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Dublin: 4 °C Monday 27 January, 2020

Irishman who died in Greek wildfires praised for his 'no-nonsense, can-do' charity work

Brian O’Callaghan-Westropp was on his honeymoon when he and his wife Zoe Holohan were caught in the fires.

Brian O'Callaghan Westropp collecting money for Blood Bikes East.
Brian O'Callaghan Westropp collecting money for Blood Bikes East.
Image: Facebook

VOLUNTEER COLLEAGUES OF the Irishman who died in wildfires in Greece have described him as “a diligent colleague and dear friend”.

Brian O’Callaghan-Westropp was on his honeymoon when he and his wife Zoe Holohan were caught in the fires, which have claimed over 80 lives. The two were married last week.

The two became separated as they tried to escape the fires in the coastal town of Mati. Holohan is being treated in a nearby hospital.

The death of the newlywed was confirmed yesterday by the Department of Foreign Affairs with his family saying they were “deeply saddened” and were requesting privacy.

O’Callaghan-Westropp was originally from Killaloe in Co Clare but lived in Dublin.

He was a motorbike enthusiast and was a volunteer with Blood Bikes East, a charitable group which transports medicines and other supplies between hospitals in the Dublin region.

In a post last night, the group said its members were “beyond devastated” by the news:

RIP Brian O’Callaghan-WestroppWe are beyond devastated at the confirmation that the fires in Greece took Brian from us.

A diligent colleague and dear friend, we will miss Brian’s huge personality and infectious smile. His no-nonsense, can-do approach to the work of volunteering meant that he helped BBE to become the professional organisation we are today.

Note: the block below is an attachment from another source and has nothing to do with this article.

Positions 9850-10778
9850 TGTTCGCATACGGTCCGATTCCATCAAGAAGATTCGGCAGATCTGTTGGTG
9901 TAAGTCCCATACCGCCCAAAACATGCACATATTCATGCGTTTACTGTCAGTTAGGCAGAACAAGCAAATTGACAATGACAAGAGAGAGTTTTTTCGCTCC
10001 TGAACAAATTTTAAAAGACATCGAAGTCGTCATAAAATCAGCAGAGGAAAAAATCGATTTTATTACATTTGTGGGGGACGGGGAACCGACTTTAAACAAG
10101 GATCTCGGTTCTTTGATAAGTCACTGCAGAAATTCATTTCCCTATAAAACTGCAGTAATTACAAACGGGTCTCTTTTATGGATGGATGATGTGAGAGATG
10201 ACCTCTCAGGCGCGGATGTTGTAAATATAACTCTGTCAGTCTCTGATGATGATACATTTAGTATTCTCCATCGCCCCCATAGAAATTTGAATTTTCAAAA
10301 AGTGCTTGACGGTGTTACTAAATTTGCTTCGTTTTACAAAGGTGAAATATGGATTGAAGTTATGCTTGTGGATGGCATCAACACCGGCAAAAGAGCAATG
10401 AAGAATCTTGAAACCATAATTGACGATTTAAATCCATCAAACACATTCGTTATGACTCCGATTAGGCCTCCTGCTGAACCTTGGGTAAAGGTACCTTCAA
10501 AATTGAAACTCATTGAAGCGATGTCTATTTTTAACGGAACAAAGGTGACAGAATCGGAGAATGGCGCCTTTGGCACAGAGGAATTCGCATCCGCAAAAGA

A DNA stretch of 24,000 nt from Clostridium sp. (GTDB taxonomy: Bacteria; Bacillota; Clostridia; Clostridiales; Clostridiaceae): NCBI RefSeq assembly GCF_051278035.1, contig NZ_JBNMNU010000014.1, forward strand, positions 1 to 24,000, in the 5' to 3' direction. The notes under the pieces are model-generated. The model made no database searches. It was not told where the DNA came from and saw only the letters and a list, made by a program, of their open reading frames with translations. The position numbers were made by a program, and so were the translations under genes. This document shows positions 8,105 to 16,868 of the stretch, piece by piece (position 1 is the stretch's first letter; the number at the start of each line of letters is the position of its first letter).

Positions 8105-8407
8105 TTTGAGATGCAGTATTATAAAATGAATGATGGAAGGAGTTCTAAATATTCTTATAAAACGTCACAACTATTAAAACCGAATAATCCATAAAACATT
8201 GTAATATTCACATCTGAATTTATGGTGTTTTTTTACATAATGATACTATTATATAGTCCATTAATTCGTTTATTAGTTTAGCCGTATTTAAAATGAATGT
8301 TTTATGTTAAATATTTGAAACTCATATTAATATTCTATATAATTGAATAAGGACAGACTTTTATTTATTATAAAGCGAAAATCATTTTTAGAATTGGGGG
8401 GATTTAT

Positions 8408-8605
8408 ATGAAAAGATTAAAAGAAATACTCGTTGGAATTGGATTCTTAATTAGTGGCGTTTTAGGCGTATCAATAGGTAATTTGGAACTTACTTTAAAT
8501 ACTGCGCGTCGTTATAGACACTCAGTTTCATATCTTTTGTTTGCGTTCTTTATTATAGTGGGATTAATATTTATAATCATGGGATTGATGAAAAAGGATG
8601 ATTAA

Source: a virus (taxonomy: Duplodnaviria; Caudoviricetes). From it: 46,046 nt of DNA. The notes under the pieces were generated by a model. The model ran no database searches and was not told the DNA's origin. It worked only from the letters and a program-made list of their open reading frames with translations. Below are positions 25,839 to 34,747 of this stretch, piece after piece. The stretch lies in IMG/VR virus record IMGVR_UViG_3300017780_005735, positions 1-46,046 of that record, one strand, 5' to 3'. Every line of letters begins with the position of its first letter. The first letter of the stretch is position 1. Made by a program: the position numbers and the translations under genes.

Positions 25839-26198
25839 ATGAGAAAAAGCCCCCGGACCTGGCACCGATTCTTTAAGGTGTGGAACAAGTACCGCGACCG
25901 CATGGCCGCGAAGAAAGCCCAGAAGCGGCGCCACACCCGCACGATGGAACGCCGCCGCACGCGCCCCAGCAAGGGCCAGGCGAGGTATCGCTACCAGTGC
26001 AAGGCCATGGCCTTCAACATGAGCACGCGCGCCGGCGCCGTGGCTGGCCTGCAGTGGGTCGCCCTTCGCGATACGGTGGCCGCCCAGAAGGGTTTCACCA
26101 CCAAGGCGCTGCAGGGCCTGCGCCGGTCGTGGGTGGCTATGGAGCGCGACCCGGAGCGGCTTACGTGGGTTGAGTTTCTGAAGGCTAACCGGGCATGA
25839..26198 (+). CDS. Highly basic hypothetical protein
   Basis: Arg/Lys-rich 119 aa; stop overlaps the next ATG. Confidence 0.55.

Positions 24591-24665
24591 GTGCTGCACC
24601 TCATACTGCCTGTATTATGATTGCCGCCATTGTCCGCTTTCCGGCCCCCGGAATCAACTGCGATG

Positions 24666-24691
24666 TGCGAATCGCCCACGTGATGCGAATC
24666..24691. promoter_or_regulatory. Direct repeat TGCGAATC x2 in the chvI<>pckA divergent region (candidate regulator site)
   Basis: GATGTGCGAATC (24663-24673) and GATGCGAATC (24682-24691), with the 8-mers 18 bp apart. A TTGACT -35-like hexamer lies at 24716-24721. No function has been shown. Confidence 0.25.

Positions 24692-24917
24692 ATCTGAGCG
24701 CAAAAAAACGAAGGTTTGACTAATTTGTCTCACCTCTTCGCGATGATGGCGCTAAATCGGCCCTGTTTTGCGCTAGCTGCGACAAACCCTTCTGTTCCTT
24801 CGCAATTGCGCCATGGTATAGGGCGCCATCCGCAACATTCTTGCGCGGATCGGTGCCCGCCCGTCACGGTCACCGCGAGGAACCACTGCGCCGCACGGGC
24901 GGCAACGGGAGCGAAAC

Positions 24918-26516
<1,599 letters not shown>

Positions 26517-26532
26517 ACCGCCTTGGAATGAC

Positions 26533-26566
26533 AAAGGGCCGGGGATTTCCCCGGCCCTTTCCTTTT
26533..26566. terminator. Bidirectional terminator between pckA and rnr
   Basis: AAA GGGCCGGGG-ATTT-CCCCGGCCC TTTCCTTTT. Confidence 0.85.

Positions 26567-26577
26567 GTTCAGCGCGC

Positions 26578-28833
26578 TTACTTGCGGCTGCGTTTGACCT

Despite it being a year and three months as a BBE Volunteer, it feels like he was involved for so much longer, and his influence will last for decades to come.

Thank you Brian for everything, you leave us bereft but better for having known you!

Rest in peace now our friend, your work is done.

Finally, we send our deepest condolences to Zoe, his wife, and his family and friends.

Minister for Foreign Affairs Simon Coveney was among those who also sent condolences to the deceased man’s family.

Family friend and chaplain at Athlone IT told RTÉ’s Morning Ireland that Brian’s death is not the first time his mother Rosemary has experienced tragedy.

Fr Shay Casey spoke about how she lost her other son Colin to a motorbike accident in 1997 when he was in his early 20s and that the boys’ father also died when they were young.

Despite this, he said both brothers had loved life.

They’re terribly outgoing, enthusiastic and full of life, he just took it by the scruff of the neck. Did everything with a full heart you know and just got on with it. Saw the needs of everyone about them. If he saw someone in need, he wouldn’t be slow to help them and just a very generous soul. That’s how they were reared, that’s the way Rosemary wanted them to be.

The Greek-Irish Society has also expressed its condolences with the family and friends of Brian O’Callaghan-Westropp and “to all the other families of the victims of this disaster”.

The group is also appealing for donations to assist the families and loved ones of those affected by the tragedy.

Details of how to make donations to that fundraising effort are available on the group’s Facebook page.

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About the author:

Rónán Duffy

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